Teaching Kids to Change the World
“Teaching kids to change the world” sounds like a lofty ambition; we recognize that. But change happens all around us, every day, whether or not we do anything about it. Thus, we have a choice: We can “become the change [we] want to see in the world” (as Gandhi encouraged), or we can simply react to change as it occurs.
—Jennifer Griffin-Wiesner and Chris Maser, co-authors of Teaching Kids to Change the World: Lessons to Inspire Social Responsibility for Grades 6–12
As a parent, you have the opportunity to introduce your children to their incredible personal power. They will learn much from observing your good example. Teach them that each action they take results in a consequence. A hallmark of positive parenting is having intentional conversations with children about how they can use their power to create good results. Young people can and do change the world.
Tips for . . .
- parents with children ages birth to 5
- Take your child to a pond, lake, fountain, or other small body of water where it is okay to toss in a pebble or coin. Invite your child to toss in the object and watch the ripples that spread outward.
- With older preschoolers, you can talk about how lots of actions are like pebbles thrown into a pond: they make rings. You can repeat this lesson over and over, helping your child eventually see that his actions are the result of personal choices, and all have particular outcomes.
- parents with children ages 6 to 9
- A child’s instinct or passion to change the world grows out of positive experiences helping others and from conversations about why helping others is important. Turn these experiences and conversations with your child into habits that you encourage.
- As you personally engage in civic activities—such as campaigning for candidates, voting, working on school referendums, or doing service projects in your community—bring your children along when you can and talk to them about why you choose to spend your time in this way.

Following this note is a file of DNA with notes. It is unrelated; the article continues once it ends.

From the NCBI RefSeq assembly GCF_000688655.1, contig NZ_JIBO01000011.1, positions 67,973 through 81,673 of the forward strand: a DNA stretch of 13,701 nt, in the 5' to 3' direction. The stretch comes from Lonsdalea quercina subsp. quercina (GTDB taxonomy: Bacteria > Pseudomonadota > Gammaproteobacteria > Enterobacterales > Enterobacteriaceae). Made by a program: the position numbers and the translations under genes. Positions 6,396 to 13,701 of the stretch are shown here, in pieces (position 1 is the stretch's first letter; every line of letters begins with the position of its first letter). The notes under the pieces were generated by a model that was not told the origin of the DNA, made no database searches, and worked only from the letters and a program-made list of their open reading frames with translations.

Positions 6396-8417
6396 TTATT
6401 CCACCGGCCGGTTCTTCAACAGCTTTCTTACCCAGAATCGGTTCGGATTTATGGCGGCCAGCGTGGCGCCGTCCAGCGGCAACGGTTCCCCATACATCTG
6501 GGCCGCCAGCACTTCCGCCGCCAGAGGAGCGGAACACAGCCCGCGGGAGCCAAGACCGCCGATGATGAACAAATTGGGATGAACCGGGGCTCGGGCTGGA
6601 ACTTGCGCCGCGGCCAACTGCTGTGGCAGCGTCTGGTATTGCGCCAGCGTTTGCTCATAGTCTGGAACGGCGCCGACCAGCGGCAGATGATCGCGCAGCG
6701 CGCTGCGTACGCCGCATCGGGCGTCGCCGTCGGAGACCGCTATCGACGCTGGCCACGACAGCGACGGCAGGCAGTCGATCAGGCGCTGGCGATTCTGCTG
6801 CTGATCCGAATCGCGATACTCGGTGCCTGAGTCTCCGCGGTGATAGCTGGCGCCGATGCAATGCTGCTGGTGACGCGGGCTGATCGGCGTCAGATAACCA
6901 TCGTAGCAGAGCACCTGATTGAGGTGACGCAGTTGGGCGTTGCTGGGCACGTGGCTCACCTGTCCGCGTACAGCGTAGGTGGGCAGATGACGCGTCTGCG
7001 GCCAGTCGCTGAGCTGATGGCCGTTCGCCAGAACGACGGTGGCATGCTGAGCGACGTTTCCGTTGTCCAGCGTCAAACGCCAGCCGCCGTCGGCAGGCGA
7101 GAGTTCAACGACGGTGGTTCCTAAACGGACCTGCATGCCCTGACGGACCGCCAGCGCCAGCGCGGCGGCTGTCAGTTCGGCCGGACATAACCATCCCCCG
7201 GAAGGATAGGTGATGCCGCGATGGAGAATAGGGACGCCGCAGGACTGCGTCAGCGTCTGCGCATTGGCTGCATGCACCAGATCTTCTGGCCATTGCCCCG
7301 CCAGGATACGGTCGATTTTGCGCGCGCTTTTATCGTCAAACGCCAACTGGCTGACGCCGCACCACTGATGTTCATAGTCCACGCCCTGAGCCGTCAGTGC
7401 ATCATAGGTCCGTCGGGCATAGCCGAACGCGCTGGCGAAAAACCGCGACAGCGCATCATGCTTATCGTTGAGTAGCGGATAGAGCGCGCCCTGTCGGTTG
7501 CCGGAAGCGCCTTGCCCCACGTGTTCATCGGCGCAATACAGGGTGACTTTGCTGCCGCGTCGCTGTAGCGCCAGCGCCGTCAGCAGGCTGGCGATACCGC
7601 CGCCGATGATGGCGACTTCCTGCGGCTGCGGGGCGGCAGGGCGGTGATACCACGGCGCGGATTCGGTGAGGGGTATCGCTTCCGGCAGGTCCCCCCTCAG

- Think about your children’s passions and interests. Look for ways they can make a difference in those areas. Do they love dogs? How about helping them collect pet food or soft rags for bedding at an animal shelter? Are they passionate about music? Let them teach younger kids or share their talent with elders in a family talent show. Do outdoor activities excite them? Maybe a community “greening” project is for them.
- parents with children ages 10 to 15
- This is a great age to encourage youth empowerment. Find ways for your preteen or teen to engage in service projects at school or in the community. Take time to talk about the impact they are making. Help them think even bigger.
- Find ways to link your child’s spark or passion to an activity that uses it for the greater good. Is it soccer? How about coaching younger kids? Is it the arts? How about volunteering to add creative flare to a nonprofit Web site or newsletter?
- parents with children ages 16 to 18
- When you help your teenager link personal passions with activities that benefit others, it can open the door for doing “good“ and seeing potential career paths. It can also be the vehicle through which a teen finds confidence and self-worth.
- With your teenager, participate in a fundraiser or other event designed to raise awareness of, or promote change related to, an issue that concerns you both. Better yet, do the research together to find out about such opportunities and help your teenager sign up to participate with friends.
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Strengths to Make It Through: How Families Can Grow Together Through Everyday Challenges . . . and Big Stuff, presented by Eugene C. Roehlkepartain, Ph.D., Vice President, Research and Development at Search Institute
Wednesday, March 19, 2014, 12PM - 1PM, CST